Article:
The physical component is hugely significant- you are asking a lot of your body. That said, the mind drives the body. Every session is a decision. A decision to get as good a job done with the time you have. It is also about being OK with what you can do. Sure, you hear about others that have 4-5 hours to do sessions, but not everyone has that.
Finding a level of content that lines up with your expectations of yourself, which can sometimes be misaligned is a real challenge. Again it’s a process of learning about yourself. If I was to say which aspect, for me, is more significant- definitely the mental. I just feel everything flows from each one decision you make. Ultimately you have to choose to be in the environment you are in………so once youre there, what do you do about that?
Time to do a self critique: Which part of a triathlon is your strongest? Your weakest? Why?
My bike. Like I said, I’m a rider that does Triathlon and Cycling is my preferred Sport. I have spent most of my life on a bike and will continue to do so until the end of it- Simply…. I love it. My weakest….well I’d say Swimming but I do not swim, I splash and somehow move forward.
Preparation is obviously the key to success. What is your training regimen?
Swimming- I go to GESAC and cut a few laps. 1 session with a squad and then another by myself replicating the squad protocols. I do circuit training that recruits Swimming type muscles but it is time thing.
Riding- I use a Wahoo trainer a lot. Just the way my life is, thats what I do to derive the results I want. This also helps reinforce the mental aspect of training because for anyone that’s ridden a trainer before, YOU KNOW that feeling…… yep…..that Trainer ONLY feeling.
Running. I genuinely love running. This is not to imply I am good at it but I love the honesty of it. Unlike on a bike if you seek to rest you can coast…with Running that means you’ve stopped, so it is a constant effort. It is also a time I spend with my 2 kids (9 and 3) I run with the Pram (strength training J) while my 9 year old rides. We can go for a while and the longest I have done with them is 38 km. My Daughter often states this with great pride that she rode that far. What a champ!!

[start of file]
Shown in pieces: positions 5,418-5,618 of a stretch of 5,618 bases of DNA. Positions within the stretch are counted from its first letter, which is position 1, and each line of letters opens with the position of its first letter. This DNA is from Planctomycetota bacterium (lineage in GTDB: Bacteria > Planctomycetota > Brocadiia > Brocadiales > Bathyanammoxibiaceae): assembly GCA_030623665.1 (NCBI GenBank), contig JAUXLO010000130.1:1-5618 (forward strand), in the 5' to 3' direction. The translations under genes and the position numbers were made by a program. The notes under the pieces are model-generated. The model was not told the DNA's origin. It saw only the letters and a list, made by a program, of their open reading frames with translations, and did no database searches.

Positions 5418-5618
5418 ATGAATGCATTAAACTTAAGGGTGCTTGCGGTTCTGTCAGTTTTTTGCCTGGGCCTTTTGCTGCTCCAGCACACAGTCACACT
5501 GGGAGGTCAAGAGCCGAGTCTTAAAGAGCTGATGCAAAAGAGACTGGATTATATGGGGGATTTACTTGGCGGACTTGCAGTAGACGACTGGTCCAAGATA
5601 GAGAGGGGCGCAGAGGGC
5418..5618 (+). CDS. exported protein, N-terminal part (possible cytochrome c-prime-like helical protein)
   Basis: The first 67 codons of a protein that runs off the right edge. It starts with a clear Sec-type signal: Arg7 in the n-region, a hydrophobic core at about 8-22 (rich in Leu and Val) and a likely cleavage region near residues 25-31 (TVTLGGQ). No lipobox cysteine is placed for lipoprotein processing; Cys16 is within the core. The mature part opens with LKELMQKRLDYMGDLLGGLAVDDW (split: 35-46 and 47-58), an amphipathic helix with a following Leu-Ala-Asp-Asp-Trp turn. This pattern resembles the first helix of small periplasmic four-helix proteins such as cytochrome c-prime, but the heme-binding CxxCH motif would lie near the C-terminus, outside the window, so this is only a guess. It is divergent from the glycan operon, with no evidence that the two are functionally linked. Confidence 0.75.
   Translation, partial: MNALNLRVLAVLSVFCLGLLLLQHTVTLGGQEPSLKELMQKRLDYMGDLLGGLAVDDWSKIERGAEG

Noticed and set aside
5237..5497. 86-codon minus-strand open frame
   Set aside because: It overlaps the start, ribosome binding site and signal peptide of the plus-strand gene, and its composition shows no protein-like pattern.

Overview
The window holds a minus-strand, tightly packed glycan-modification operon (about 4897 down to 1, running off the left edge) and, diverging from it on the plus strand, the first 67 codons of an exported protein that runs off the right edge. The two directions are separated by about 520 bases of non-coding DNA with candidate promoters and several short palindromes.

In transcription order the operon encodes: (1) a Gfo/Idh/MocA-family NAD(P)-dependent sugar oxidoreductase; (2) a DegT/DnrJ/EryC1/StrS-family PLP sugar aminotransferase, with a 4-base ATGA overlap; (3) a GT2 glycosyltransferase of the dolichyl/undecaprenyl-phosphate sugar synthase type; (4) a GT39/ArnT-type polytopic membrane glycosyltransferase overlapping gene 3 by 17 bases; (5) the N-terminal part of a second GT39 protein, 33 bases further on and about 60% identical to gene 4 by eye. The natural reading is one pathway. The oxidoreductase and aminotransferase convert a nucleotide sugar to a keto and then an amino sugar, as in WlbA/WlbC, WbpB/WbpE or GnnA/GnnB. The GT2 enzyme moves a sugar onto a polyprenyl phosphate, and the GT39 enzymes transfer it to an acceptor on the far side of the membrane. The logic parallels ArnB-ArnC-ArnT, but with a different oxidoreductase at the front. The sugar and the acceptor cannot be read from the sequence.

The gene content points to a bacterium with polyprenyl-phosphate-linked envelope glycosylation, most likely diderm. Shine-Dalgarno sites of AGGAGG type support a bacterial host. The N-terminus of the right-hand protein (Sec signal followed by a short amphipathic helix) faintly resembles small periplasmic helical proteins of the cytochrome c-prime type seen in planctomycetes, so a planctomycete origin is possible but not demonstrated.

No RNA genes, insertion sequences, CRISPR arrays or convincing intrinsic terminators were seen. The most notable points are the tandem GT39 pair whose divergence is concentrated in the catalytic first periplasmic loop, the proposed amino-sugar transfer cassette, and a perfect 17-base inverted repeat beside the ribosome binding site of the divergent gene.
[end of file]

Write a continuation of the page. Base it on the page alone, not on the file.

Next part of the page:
I love circuit training. I boxed when I was younger a fair bit and essentially use those plans. Kettle Bells are a thing now and I use those
For professional triathletes, competing is a job, so finding time to train isn’t as difficult as it is for the amateur triathlete with other priorities. How do you fit training into raising a family, a career, etc.?
That is an easy one. Finding this time is easy because I truly want to do it- like it is “in” me to get it done. When things are of this level of significance then very simply it happens. It might be early, like 4am or it happens through lunch. Sessions happen later in the night when I have put my guys to bed. It just gets down to wanting a certain level of result and being prepared to do the things necessary to achieve that.
Are there times when you think “Why am I doing this?”
Often. Like at 4am, at Lunch or after I put my guys to bed. J
Give us a bit of insight as to what goes on inside your head during a competition and how you keep yourself going.
Ironman is a long day that goes quick, if that makes any sense. I just try to remember that. So I try to “store” that ego and just let the day play out. Arm over Arm, foot over foot- simple Mantra’s that allow a calm to stay with you. There is so much going on. Thousands of other athletes, some super stressed, other not. Some manic while others planned… I like to be in the relaxed state as the result of being planned. It is a long day- I always hold to the idea if I have something left with 10k on the run to go- then I’ll go for it-
How long do you see yourself competing?
As long as I can- there were athletes out on the weekend that were 75+, how inspiring………
What’s your advice for someone just starting?
Find people that you trust and be open to their suggestions. There is so much Café banter about everything and it can be truly overwhelming. Be comfortable with your decisions and if it works out, great, and if not you are wiser for it.
Enjoy what it is you are doing and continue to enjoy learning about yourself, the sport has a real habit of showing you who you are and just how amazing you, and people, can be.